Today we’d like to introduce you to Alena Saunders.
Hi Alena, we’re thrilled to have a chance to learn your story today. So, before we get into specifics, maybe you can briefly walk us through how you got to where you are today?
At the start of the pandemic, I’d given up my job as a server and, having reached what felt like the end of the internet, I started to experiment with natural dyes. The process was so intricate and historical – and it gave me a reason to leave the house. Throwing an old tote over my shoulder, I’d make my way down to a patch of untouched land near my house in Atlanta, Georgia, and forage for kudzu, dewberries, red clay. I wound up with yards and yards of dyed fabric; I hadn’t really thought past the dyeing part. So slowly, I taught myself to sew. When I moved to L.A. (through a series of unexpected twists and a few whims) dyeing became difficult, and I began to reconsider my fabric choice. Now I use primarily denim, which I find by sifting through the bins at Goodwill Outlets across the city. Part of the evolution and ethos of my practice has always been sustainability – or at least to create as little waste as possible while also creating something that people might value and find useful.
I’m sure you wouldn’t say it’s been obstacle free, but so far would you say the journey have been a fairly smooth road?
While the road hasn’t been particularly bumpy, it hasn’t exactly been smooth. Teaching oneself to sew is not exactly easy. The first jacket I ever made looked like something Frankenstein’s monster might wear. There was a point in the beginning where I was going through some things in my personal life and I was just so angry. I kept tugging on material and would break four to five needles in a sitting. My friends would say to me, “Alena! Stop taking it out on the machine!” But having an artistic practice, in the end, is how we make it through those moments. We just have to come back to the table and have faith that someday we won’t have to buy needles in bulk.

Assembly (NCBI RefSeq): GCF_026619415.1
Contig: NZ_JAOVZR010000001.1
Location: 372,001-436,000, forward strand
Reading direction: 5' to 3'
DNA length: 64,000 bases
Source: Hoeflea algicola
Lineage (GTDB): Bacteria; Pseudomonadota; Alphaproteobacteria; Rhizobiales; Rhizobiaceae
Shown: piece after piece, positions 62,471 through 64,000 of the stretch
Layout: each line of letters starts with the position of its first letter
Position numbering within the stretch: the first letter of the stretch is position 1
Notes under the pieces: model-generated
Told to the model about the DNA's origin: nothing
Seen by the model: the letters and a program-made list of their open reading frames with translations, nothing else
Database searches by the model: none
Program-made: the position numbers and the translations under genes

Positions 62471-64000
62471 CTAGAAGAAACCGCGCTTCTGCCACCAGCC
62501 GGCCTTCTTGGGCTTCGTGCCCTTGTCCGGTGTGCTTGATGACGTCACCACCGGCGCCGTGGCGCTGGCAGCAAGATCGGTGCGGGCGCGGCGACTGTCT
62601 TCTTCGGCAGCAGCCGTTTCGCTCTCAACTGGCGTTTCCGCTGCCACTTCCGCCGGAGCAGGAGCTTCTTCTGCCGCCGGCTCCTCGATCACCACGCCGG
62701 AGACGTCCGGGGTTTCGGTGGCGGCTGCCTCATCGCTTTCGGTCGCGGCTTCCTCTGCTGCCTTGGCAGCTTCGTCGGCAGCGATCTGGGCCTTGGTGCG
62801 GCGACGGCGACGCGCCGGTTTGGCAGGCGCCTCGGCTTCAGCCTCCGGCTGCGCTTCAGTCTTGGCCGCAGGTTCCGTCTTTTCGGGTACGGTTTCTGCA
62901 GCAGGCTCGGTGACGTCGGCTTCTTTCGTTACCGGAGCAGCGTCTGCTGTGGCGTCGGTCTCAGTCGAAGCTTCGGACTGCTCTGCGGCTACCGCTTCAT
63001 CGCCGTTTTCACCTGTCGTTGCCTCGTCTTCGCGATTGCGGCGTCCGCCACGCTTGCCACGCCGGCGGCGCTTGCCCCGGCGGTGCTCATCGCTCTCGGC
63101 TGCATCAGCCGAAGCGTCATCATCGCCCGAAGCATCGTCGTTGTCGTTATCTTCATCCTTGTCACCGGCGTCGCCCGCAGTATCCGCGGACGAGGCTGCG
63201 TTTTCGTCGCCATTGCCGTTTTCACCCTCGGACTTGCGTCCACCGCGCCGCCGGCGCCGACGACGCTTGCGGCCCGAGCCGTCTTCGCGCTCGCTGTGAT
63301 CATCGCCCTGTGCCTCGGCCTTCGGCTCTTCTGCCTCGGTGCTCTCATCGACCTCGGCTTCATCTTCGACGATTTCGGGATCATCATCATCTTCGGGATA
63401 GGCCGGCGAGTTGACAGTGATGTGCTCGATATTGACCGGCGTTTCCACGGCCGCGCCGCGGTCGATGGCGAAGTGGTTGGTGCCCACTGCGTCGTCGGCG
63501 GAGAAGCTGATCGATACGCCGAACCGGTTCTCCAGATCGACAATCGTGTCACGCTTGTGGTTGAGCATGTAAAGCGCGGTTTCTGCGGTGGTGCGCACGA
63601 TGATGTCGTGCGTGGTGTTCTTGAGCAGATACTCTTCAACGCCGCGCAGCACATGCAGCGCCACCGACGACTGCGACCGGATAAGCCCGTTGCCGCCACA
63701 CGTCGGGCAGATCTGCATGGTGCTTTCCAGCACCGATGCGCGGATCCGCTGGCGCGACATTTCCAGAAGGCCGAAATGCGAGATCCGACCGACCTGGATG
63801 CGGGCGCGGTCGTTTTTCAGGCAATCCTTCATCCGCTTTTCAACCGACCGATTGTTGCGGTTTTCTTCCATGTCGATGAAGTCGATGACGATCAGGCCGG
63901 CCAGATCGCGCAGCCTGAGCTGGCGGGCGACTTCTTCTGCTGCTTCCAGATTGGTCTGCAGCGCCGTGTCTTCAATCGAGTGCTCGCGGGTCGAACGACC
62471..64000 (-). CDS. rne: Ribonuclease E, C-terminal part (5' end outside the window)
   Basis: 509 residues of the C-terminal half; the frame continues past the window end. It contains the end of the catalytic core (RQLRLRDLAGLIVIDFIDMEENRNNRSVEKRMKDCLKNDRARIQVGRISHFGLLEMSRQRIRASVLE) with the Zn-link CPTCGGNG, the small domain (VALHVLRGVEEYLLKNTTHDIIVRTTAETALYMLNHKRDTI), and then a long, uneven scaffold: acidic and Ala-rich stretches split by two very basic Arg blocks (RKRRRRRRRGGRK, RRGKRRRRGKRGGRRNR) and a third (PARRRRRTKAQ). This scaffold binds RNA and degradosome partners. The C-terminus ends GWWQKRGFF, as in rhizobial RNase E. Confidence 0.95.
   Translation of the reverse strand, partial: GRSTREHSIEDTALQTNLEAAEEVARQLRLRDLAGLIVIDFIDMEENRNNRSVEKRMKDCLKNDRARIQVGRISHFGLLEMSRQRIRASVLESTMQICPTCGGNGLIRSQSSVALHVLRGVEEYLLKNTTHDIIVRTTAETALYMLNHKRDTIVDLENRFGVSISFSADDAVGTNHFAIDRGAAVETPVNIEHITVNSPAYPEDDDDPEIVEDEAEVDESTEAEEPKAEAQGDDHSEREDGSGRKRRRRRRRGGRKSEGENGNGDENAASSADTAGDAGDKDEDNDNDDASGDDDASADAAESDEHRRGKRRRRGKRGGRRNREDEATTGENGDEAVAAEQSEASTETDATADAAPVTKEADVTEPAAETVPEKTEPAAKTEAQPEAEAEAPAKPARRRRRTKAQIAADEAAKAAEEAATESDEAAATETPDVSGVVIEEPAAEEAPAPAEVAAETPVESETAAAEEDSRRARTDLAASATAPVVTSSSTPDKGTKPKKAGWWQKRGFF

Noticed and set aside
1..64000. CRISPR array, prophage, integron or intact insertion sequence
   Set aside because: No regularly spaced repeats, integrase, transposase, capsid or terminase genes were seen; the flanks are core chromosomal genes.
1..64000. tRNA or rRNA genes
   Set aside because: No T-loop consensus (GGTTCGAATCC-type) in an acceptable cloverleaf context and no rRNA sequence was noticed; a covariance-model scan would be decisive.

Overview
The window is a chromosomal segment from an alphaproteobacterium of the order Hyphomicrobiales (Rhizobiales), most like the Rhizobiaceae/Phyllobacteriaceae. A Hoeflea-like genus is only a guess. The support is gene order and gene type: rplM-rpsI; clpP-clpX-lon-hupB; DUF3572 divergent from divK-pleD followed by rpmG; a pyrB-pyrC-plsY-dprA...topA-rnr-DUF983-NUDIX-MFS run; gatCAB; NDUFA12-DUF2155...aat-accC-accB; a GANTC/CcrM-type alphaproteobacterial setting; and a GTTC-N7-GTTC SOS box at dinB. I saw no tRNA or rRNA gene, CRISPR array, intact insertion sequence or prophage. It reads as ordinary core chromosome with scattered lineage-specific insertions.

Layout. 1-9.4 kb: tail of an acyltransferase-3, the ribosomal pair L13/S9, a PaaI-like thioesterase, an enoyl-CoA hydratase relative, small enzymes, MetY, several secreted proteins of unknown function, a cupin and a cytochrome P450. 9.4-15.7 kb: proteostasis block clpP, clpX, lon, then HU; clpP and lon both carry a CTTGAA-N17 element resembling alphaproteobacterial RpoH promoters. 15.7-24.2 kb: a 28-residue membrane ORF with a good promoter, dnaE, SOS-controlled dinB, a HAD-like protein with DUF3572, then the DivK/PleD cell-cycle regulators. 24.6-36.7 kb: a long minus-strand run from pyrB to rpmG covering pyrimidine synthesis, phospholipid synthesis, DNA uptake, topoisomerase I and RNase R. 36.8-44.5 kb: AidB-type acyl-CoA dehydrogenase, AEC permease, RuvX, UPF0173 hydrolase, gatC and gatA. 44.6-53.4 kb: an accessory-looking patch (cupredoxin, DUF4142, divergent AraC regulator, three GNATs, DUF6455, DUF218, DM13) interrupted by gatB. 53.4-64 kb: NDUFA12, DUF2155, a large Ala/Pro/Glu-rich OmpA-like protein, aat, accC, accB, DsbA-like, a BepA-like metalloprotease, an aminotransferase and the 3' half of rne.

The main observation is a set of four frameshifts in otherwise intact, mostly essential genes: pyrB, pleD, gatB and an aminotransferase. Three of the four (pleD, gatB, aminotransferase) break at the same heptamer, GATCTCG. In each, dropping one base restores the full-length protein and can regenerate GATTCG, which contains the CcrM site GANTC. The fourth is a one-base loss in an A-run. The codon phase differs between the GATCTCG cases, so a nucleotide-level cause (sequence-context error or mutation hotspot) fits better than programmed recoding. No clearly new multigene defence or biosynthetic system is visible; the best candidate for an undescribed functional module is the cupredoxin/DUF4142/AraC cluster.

Thanks – so what else should our readers know about your work and what you’re currently focused on?
I went to school for oil painting, but obviously that’s not what I’m doing now. I think what I’m proudest of is that the compositional education I received from all those years of painting now wasn’t wasted – it’s just now being applied to making these quilted jackets. It gives me the ability to look at my work as a serious artistic practice. When I started sewing, I was really just farting around, waiting for the pandemic to end so I could — well, I wasn’t sure. But as I got the hang of it, and as people reached out to me to buy them, I felt like — well, it was really affirming. You know, I sure thought what I was doing was cool, but I wasn’t sure that other people would feel the same way.
Are there any books, apps, podcasts or blogs that help you do your best?
I’m a big reader, although I almost never read books relating to artistic practice. Some of my favorite books are:
Dispatches by Michael Herr (I read it probably once or twice a year for over 10 years now)
Kubrick by Michael Herr
The Sisters Brothers by Patrick DeWitt
The Days of Abandonment by Elena Ferrante
The Will to Change by bell hooks
New Seeds of Contemplation by Thomas Merton
White Girls by Hilton Als
I Used to be Charming by Eve Babitz
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